Failure to adequately balance transducers results in the very common recording of negative diastolic pressures, largely a physiologic impossibility, in the cath lab. Grossly negative diastolic pressures are not possible under ordinary physiological circumstances. Negative left ventricular end-diastolic pressure would reflect net reversal of blood flow. Figure 14.2A shows hemodynamics of a patient with a newly diagnosed dilated cardiomyopathy presenting with heart failure, dutifully interpreted as an LVEDP of -1 mmHg. Figures 14.2B and C show the effect of recording left ventricular pressure through compliant tubing and with damping due to air in the line, respectively. Figures 14.2D and E show the difference between high-fidelity micromanometertipped catheter recordings and fluid-filled catheter recordings; micromanometer catheter recordings are primarily used for research purposes, even though they provide much more accurate data.

Finally, an example of generic assumptions made by software vendors is the recording of left ventricular versus systemic pressure in a patient with aortic stenosis (Figure 14.3A). The tracing grossly underestimates the gradient and shows systemic pressure rising before left ventricular contraction, a physiologic impossibility.3


The common reliance on valve gradients to assess severity of valve disease ignores the role of loading conditions, systolic and diastolic filling periods, and transvalvular flow on the gradient measurement. Examples in Figure 14.5 show underestimation of the severity of valvular stenosis in the setting of volume depletion and sedation, corrected by volume infusion and exercise, respectively. This patient had severe mitral stenosis by clinical assessment and noninvasive imaging. She was given no fluids after midnight and was not catheterized until late afternoon, thereby leading to dehydration combined with decreased cardiac output in the setting of sedation. Infusion of only 100 mL of saline and exercise consisting of lifting 1 L IV bags with both arms, respectively, were sufficient to demonstrate the hemodynamic alternations shown in the figure. The disproportionate rise in gradient associated with increasing heart rates in mitral stenosis reflects the disproportionate fall in the diastolic filling period that occurs simultaneously; this is seen even with mild mitral stenosis and includes rise in left atrial pressure, gradient, and pulmonary artery pressure.4 The relationship of gradient to valve area is shown in Chapter 13, Figures 13.2 and 13.4. Even in the normal range of valve areas, there is a minimal gradient induced by very high cardiac outputs, reflecting the intrinsic size of the valvular annulus. With increasing flow across the valve, exponential rises are noted with fixed severe stenosis, whereas in the setting of mild to moderate disease, further opening of the stenotic valve results in blunting of the gradient rise. These findings in turn allow the use of maneuvers that increase transvalvular flow, such as dobutamine infusion, vasodilators, and other interventions, to help assess equivocal valve disease severity (see Figure 14.6).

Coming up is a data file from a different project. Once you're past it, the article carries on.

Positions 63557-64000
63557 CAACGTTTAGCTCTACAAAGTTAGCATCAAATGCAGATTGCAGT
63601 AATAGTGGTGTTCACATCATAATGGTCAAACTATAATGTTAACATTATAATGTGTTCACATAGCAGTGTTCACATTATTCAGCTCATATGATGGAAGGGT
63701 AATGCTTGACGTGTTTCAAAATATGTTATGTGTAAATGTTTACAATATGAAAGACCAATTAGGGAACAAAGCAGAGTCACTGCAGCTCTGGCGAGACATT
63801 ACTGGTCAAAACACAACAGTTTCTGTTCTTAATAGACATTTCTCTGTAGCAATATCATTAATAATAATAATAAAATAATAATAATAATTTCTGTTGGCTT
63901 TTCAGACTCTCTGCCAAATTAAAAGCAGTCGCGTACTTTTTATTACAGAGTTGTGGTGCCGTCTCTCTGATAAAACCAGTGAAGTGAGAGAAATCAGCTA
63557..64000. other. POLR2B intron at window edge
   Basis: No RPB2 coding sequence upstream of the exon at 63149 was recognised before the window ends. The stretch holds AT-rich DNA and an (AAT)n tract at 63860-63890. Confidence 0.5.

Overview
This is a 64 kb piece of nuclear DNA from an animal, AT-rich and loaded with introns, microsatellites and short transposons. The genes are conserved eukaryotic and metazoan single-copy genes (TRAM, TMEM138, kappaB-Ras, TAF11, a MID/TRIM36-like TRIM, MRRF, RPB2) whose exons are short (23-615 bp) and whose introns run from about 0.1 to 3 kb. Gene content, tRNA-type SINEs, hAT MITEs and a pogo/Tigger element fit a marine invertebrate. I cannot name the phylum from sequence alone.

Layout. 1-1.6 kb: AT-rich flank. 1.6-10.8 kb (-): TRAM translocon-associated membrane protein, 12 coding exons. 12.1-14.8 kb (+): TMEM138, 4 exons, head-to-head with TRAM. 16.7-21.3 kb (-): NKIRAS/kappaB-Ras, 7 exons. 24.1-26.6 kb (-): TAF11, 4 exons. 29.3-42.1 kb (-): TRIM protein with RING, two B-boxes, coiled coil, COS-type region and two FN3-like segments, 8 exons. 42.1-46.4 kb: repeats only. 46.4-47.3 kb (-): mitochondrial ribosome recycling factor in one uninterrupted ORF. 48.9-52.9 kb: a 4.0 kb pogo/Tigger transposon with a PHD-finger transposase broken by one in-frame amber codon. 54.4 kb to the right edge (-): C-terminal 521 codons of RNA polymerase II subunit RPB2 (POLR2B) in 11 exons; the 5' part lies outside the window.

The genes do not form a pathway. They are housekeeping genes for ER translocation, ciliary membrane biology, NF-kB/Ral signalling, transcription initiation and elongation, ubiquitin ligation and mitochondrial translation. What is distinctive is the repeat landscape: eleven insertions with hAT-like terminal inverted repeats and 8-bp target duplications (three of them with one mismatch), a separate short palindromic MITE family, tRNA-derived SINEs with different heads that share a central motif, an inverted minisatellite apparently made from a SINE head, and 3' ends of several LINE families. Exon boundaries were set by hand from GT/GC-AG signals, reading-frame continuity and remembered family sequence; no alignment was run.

Figure 14.2 A. Left ventricular pressure tracing of a 63-year-old patient presenting with congestive heart failure with a newly diagnosed cardiomyopathy. The left ventricular end-diastolic pressure of -1 mmHg is an obvious artifact, though it was dutifully included in the patient’s assessment. This has occurred almost certainly owing to the transducer having been mounted well above the patient’s heart. In addition to the negative pressures, the hemodynamics are inconsistent with the patient having a newly diagnosed cardiomyopathy. This is an example of a fundamental flaw in modern hemodynamic assessment and reporting: blind repetition of numbers reported by machine. B, C. Two other examples of distorted left ventricular pressure recordings (200 mmHg scale). The tracing in panel B was obtained with overly compliant tubing attached to the diagnostic catheter, whereas for the tracing in panel C, air was present in the tubing between the catheter and the manifold. (Figure courtesy of Dr. John Hirshfeld, University of Pennsylvania.). D, E. Left ventricular (LV) versus central aortic pressure with high-fidelity pressure recordings using micromanometer catheters (D). In contrast, tracing E shows the loss of fidelity inherent in using fluid-filled catheters; the last two beats reflect a left ventricle-to-central aortic pullback. The femoral arterial pressure upstroke is delayed, and because of harmonics and possibly the height of the LV transducer, the femoral arterial pressure appears to be substantially higher than LV systolic pressure. Similar to B above, the LV pressure tracing is underdamped. (Tracings courtesy of Dr. Morton Kern, University of California, Irvine.)

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Jun 26, 2016 | Posted by in CARDIOLOGY | Comments Off on Pitfalls in the Evaluation of Hemodynamic Data